Many professors worry about students who use various devices in class not to take notes, but to keep up with Facebook and Twitter. Henry Kim, a business professor at Canada's York University, has gone beyond just banning students from using their laptops for non-class activities. As The Toronto Star reported, he requires students to pledge to -- if asked -- reveal if fellow students' web browsers are open to social media or other non-class-related material. He then can have eyes throughout the class.
Higher Education Quick Takes
The Association of American Medical Colleges plans to launch new leadership training programs to train a new generation of administrators to lead medical education. Darrell G. Kirch, president of the association, announced the effort Sunday during his address at the group's annual meeting. He cited new research on leadership, and said that academic medicine needs to move away from the idea of seeking “one leader with special knowledge to be the 'sage at the top.'" Rather, he said, medical schools need to seek out people who can work to develop a wide base of talent at their institutions.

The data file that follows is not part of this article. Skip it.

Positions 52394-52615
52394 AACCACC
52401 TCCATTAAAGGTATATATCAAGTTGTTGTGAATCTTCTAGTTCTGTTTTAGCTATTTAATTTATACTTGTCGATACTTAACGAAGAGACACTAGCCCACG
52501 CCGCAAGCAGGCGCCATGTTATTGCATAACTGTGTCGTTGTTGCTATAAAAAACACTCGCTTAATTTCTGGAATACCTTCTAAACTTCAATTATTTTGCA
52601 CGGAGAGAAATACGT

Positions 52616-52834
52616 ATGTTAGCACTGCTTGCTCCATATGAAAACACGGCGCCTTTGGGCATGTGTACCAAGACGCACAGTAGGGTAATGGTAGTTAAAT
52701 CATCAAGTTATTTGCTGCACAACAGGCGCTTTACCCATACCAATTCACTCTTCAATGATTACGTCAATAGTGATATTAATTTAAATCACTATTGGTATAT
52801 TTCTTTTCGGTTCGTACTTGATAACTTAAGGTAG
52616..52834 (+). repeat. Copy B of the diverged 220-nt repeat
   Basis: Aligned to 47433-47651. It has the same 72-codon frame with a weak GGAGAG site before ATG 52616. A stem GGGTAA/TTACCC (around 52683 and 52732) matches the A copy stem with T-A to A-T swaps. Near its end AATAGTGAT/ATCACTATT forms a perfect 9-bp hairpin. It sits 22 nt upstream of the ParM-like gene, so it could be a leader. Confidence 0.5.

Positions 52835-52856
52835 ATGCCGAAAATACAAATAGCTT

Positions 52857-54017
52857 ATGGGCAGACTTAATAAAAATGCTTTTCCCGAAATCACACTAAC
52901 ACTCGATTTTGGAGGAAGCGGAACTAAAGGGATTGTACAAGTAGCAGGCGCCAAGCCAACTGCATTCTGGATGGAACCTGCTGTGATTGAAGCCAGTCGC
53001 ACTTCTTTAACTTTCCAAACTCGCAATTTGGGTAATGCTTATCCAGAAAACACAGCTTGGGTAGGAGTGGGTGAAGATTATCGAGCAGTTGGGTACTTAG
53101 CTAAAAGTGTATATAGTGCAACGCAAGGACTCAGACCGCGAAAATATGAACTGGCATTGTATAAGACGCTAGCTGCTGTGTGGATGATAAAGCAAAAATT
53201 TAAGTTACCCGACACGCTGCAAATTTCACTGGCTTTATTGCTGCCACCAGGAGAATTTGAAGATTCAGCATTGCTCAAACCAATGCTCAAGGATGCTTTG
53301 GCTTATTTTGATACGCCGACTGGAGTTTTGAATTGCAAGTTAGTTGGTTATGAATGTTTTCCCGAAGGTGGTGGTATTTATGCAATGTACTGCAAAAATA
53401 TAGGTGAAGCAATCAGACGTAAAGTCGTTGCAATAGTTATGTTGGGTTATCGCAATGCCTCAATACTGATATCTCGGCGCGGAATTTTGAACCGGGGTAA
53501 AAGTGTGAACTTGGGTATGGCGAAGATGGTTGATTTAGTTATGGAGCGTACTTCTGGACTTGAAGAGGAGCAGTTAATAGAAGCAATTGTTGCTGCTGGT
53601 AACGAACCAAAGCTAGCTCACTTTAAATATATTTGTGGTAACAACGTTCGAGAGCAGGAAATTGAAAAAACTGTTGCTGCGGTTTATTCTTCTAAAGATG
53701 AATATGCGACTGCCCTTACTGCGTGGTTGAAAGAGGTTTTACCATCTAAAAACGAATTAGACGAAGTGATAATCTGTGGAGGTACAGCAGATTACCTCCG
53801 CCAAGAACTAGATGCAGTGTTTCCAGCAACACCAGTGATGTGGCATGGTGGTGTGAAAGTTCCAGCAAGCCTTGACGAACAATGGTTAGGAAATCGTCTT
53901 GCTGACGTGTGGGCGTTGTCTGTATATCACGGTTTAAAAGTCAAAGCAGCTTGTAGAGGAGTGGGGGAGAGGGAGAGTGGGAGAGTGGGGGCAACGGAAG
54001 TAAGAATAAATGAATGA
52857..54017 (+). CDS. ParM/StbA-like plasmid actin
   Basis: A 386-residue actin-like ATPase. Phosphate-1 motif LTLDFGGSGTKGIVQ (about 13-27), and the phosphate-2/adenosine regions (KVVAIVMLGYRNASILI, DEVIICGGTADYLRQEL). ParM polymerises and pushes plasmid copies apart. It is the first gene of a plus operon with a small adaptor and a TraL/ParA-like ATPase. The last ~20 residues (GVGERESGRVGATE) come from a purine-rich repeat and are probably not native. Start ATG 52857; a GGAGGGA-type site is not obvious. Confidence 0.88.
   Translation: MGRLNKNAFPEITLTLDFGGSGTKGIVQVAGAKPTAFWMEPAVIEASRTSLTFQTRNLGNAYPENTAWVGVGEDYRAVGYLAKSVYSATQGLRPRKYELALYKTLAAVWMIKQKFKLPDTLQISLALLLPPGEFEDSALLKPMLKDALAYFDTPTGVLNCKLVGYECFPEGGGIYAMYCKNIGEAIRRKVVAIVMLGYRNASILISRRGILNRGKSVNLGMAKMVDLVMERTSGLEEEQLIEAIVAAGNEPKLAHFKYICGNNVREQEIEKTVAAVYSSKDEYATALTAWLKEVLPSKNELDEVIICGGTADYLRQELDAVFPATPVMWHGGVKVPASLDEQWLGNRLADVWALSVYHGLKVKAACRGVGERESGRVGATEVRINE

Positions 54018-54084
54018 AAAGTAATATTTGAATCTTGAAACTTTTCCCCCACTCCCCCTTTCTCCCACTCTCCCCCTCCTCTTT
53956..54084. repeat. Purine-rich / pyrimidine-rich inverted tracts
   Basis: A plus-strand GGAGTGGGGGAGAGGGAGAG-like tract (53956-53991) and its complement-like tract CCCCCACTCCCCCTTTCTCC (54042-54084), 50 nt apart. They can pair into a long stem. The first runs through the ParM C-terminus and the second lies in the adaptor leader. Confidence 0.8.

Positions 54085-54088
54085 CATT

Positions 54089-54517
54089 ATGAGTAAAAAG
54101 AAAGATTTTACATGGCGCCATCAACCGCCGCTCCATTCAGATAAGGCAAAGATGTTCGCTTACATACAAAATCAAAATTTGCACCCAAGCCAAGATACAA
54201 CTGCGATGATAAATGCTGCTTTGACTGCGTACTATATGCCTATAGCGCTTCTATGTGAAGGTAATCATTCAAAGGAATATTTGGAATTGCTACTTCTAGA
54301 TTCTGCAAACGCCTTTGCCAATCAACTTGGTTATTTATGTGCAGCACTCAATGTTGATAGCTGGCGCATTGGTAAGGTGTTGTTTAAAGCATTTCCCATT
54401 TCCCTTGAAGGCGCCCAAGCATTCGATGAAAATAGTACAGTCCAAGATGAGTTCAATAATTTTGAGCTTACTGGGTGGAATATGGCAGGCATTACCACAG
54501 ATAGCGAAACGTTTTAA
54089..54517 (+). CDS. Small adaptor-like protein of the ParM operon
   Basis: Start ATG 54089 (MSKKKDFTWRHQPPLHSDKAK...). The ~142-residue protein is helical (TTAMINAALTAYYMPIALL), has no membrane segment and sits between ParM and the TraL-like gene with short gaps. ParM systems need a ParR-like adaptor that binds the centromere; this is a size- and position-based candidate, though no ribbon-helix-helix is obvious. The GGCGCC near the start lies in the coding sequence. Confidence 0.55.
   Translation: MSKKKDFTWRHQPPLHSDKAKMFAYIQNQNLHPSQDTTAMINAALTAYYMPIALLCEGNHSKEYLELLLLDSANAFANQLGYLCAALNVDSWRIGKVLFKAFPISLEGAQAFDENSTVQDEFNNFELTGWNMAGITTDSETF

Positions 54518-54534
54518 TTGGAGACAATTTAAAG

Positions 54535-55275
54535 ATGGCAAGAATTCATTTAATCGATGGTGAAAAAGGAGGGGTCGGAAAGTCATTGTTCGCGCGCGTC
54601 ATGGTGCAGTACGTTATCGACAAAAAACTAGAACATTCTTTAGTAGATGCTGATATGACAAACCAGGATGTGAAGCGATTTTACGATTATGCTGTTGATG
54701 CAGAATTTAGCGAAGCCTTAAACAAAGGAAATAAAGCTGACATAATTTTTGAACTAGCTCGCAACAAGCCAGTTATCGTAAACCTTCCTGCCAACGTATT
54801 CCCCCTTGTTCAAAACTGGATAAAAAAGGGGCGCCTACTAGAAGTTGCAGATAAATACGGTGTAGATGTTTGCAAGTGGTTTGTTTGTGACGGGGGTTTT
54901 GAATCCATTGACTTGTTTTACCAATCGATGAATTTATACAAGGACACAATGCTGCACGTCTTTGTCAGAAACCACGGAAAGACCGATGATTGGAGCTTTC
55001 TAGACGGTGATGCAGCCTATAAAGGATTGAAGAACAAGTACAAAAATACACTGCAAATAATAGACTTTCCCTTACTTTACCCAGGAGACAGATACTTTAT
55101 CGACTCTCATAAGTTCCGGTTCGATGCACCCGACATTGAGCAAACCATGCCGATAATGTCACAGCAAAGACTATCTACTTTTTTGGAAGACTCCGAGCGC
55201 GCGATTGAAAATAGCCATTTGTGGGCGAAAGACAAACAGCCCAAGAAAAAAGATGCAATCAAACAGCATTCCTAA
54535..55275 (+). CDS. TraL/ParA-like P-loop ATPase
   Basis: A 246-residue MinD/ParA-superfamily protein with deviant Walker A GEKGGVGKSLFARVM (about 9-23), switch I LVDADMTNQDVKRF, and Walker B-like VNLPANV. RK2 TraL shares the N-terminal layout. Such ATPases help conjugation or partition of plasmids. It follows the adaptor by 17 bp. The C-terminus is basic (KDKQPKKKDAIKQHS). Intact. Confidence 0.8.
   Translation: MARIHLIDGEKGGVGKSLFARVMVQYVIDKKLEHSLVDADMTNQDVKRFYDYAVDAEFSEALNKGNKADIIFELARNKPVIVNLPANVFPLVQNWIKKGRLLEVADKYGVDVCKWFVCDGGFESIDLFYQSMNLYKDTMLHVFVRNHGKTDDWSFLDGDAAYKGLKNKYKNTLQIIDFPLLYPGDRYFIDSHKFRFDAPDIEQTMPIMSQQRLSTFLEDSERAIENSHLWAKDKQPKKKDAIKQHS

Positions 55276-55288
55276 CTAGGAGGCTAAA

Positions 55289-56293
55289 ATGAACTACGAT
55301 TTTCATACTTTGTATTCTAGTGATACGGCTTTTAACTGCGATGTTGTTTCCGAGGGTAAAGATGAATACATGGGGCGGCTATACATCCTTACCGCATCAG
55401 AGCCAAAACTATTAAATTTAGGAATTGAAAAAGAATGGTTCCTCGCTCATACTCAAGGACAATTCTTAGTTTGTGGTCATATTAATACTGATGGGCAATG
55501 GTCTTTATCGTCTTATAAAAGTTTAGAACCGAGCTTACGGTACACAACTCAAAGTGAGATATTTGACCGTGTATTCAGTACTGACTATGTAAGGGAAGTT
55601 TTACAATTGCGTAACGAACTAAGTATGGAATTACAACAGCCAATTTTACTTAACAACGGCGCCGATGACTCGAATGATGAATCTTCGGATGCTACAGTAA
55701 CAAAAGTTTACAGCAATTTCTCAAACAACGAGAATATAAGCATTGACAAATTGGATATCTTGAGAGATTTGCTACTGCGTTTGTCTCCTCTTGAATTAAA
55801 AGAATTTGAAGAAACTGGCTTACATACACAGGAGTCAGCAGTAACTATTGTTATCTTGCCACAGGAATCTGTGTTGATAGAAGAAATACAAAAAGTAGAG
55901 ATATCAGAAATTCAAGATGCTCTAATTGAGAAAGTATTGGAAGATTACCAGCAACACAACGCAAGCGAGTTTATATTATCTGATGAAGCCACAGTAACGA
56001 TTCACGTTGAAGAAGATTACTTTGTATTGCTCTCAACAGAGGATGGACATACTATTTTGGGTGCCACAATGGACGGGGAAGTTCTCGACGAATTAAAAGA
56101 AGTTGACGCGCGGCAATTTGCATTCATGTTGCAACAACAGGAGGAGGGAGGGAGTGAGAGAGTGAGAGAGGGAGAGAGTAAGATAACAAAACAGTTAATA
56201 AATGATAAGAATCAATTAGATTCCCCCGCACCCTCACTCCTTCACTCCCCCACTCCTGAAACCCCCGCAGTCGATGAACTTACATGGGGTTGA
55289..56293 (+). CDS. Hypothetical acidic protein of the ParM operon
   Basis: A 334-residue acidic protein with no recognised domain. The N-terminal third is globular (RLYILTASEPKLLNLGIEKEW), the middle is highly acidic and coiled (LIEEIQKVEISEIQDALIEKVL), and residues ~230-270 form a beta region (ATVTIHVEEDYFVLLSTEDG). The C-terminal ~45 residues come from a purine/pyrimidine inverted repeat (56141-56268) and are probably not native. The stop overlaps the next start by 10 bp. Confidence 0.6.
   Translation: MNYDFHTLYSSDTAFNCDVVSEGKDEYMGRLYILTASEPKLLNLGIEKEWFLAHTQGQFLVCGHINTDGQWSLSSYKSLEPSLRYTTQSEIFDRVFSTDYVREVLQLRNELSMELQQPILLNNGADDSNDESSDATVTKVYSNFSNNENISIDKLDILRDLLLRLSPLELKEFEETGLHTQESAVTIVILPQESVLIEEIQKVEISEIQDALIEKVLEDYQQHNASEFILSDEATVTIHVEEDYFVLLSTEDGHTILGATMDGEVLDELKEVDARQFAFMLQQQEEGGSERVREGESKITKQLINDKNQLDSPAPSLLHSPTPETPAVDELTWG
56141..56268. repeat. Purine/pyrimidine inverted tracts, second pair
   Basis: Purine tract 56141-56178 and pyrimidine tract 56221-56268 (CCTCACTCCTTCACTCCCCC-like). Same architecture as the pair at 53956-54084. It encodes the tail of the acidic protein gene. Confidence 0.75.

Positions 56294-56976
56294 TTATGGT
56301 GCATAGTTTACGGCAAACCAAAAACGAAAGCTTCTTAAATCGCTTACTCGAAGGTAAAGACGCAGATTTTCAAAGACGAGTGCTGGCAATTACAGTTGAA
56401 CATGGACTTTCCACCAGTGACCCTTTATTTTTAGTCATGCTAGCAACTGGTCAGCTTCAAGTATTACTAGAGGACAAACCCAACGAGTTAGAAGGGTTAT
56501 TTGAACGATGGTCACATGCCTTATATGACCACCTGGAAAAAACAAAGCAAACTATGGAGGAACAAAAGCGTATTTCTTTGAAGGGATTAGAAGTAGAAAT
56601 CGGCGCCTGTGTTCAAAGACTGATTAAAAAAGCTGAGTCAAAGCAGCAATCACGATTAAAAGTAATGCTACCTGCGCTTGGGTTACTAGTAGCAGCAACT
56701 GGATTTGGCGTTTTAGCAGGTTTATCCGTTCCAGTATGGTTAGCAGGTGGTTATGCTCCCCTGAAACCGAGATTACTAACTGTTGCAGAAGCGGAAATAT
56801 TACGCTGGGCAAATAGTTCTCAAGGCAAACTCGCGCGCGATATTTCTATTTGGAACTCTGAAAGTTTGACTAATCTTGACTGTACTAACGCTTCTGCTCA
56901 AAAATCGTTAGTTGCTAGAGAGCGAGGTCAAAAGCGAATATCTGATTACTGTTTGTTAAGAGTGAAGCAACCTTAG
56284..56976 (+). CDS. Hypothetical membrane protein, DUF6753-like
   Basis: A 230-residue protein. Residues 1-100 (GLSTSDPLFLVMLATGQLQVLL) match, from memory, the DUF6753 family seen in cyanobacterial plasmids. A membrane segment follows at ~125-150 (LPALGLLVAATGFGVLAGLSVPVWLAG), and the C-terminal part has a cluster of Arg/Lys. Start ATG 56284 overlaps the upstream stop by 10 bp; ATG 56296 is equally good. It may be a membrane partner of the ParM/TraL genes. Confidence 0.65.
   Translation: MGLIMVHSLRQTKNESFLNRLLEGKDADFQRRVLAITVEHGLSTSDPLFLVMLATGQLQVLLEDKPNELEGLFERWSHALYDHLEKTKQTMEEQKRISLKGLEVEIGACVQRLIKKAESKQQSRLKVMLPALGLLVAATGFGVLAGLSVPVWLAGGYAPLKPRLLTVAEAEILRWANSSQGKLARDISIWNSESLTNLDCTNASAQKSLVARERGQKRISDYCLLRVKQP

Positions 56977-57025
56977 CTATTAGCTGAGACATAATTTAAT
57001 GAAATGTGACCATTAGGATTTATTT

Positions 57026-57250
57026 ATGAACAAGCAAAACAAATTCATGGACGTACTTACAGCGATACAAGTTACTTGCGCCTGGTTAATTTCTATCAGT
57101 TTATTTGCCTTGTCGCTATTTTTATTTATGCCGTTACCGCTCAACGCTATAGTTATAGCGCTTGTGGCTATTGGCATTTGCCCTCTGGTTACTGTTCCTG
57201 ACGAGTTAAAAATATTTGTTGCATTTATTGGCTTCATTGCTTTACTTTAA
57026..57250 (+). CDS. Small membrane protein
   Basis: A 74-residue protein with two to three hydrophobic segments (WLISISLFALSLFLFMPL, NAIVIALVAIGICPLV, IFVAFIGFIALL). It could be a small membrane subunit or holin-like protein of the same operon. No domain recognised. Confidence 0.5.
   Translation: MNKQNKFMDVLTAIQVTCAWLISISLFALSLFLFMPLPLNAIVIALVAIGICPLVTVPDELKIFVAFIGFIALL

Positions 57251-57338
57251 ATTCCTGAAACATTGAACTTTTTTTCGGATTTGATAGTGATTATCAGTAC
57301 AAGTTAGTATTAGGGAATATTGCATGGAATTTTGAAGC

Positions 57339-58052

The American Studies Crossroads Project, an early web pioneer that enabled instructors to share online teaching materials and stories of how they had used them, has been archived and closed -- made irrelevant, its founder says, by the "swiftly moving stream that is the Internet." Randy Bass, a professor of English and associate provost at Georgetown University, said that its core idea -- being "a single knowledge-building, field-forming virtual community" for scholars and teachers in American studies -- "no longer has a role in the distributed and ubiquitous environment of the Web."